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The Clark family
The Clark family all share a love of basketball

13 Feb 2017


It seemed like the impossible dream a year ago when the Clark family-of-seven decided to enter as a team in the local open basketball competition.

At 41 years, Heidi “didn’t play basketball” and one of her older daughters has poor eyesight which can make catching the ball a challenge.

“My older boys begged me to play with them, but I was unfit and very reluctant. In the end, we formed a team, with our youngest, aged 9, as our coach and sub,” Heidi said.

“My three sons and husband are veterans of the game but at times my older daughter and we felt like we had two left feet.

“To their credit, my family never once got upset when I took a shot and missed by a mile, or when I stood in the wrong position, or needed a sub because I’d run out of stamina.

“They would coach me on the court and tell me where to run and who to mark-up – it was the most fun we’ve had in our sporting history together as a family, and we actually won the grand final that term!”

Sport played a major role in helping to build the family’s physical fitness and stamina, develop resilience and determination and build a strong work ethic. It has always been an important part of the Clark family household.

“From a very young age they would always have a bat and ball in hand or be kicking or dribbling a ball. My sport-loving son used to go to bed with a basketball instead of a teddy!”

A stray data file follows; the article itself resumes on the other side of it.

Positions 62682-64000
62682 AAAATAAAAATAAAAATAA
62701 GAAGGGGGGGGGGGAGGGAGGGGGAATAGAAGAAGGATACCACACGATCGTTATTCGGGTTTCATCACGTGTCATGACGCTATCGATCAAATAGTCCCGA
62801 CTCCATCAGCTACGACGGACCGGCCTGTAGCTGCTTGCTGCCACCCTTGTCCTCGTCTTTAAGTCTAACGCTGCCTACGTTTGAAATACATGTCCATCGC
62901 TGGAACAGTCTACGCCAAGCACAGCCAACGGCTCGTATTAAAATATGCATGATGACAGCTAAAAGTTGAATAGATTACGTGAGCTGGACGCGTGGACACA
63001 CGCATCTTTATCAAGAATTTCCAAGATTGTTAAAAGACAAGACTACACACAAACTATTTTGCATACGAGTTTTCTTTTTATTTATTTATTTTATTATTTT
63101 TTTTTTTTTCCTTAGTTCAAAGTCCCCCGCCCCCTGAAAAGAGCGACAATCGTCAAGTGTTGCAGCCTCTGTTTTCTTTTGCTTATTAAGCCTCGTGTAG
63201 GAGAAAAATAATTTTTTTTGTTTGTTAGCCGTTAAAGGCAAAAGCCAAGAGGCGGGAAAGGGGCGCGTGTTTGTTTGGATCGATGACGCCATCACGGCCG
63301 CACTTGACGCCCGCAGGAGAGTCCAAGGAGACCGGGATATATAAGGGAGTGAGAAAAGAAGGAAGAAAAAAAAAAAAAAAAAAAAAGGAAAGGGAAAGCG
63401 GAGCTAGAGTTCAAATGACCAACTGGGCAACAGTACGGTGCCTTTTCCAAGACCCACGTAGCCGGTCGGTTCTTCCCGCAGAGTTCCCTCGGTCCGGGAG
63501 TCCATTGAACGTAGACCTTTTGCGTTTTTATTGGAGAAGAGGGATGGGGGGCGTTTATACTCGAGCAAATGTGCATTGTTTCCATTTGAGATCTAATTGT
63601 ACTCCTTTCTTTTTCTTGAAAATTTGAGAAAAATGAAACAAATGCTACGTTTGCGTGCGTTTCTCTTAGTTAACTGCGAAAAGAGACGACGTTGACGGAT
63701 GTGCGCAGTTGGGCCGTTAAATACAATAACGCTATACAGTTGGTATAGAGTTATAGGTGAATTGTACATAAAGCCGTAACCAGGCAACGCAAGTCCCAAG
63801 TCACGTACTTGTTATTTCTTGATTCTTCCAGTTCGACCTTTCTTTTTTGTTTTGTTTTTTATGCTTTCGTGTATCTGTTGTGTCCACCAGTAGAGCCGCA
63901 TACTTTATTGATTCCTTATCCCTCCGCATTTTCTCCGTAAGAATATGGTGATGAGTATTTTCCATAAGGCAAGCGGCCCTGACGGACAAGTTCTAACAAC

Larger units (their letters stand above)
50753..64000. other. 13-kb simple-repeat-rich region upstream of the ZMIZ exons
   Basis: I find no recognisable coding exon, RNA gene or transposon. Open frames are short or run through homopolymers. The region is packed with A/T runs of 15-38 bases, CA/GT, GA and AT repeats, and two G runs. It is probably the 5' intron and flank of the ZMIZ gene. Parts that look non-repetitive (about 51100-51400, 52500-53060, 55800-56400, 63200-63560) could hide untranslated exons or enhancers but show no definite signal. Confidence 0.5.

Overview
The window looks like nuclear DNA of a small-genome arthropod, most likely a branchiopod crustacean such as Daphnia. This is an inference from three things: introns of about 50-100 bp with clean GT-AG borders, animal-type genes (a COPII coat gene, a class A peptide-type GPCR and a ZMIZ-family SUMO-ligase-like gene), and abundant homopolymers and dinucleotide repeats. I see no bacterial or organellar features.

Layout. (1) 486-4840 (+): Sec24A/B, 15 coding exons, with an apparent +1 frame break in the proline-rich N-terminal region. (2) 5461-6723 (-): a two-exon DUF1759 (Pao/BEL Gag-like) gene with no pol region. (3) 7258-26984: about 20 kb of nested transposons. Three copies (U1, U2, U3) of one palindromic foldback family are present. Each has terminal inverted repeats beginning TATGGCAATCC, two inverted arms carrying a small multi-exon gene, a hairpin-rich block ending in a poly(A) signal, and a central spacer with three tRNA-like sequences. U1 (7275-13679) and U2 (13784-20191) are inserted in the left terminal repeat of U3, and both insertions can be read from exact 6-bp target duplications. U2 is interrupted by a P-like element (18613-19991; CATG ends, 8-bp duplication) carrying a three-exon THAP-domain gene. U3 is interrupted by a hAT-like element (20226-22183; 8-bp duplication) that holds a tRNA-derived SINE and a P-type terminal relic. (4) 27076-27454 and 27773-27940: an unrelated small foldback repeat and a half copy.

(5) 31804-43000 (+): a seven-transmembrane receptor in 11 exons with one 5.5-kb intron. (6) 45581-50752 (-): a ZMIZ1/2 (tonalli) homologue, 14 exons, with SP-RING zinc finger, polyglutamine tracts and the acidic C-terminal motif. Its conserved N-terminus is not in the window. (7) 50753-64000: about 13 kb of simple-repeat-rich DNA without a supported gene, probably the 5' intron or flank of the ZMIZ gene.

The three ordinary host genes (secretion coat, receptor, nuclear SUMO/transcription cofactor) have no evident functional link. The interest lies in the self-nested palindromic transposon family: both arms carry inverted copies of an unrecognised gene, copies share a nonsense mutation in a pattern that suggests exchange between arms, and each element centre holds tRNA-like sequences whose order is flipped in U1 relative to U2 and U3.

“As the kids got older we encouraged them to be involved in sport in a way that suits them. Sport motivates us all in different ways. The older boys enjoy the competition – they play hard. For my 11-year-old, Jakob, it’s about having fun.

“My oldest daughter enjoys the social aspect of sport. My husband and I enjoy the physical fitness. We’ve both had significant mental health challenges over the course of our adult life, and sport has been a great outlet and strength for us.”

The Clark family’s top three tips for families playing sport.

  1. Don’t get discouraged by taking small steps – they are an important foundation.
    “I remember what an effort it was getting five small children to the pool or to basketball or soccer and the struggle it was on some occasions,” said Heidi. “Now I’m grateful that I did as I loved spending that time with my kids. It was worth the effort that you put in.”

  2. Never measure sporting success by winning or losing. Sometimes success is just showing up and getting wet, playing the game, or running the race.
  3. Create enjoyment around your sport events and activities. Life is short, kids grow fast. If you have fun along the way there will be memories and stories to tell for a long time to come.

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Did you know?

Gold Coast 2018 is the 5th Commonwealth Games to be hosted by Australia.

Quick numbers

11.6 million Australian adults participate in sport or physical activity three or more times per week.
3.2 million Australian children participate in organised sport or physical activity outside of school.
$10 billion is spent annually by Australians on fees for participation in sport or physical activity.
17 million Australian adults participate in a sport or physical activity every year.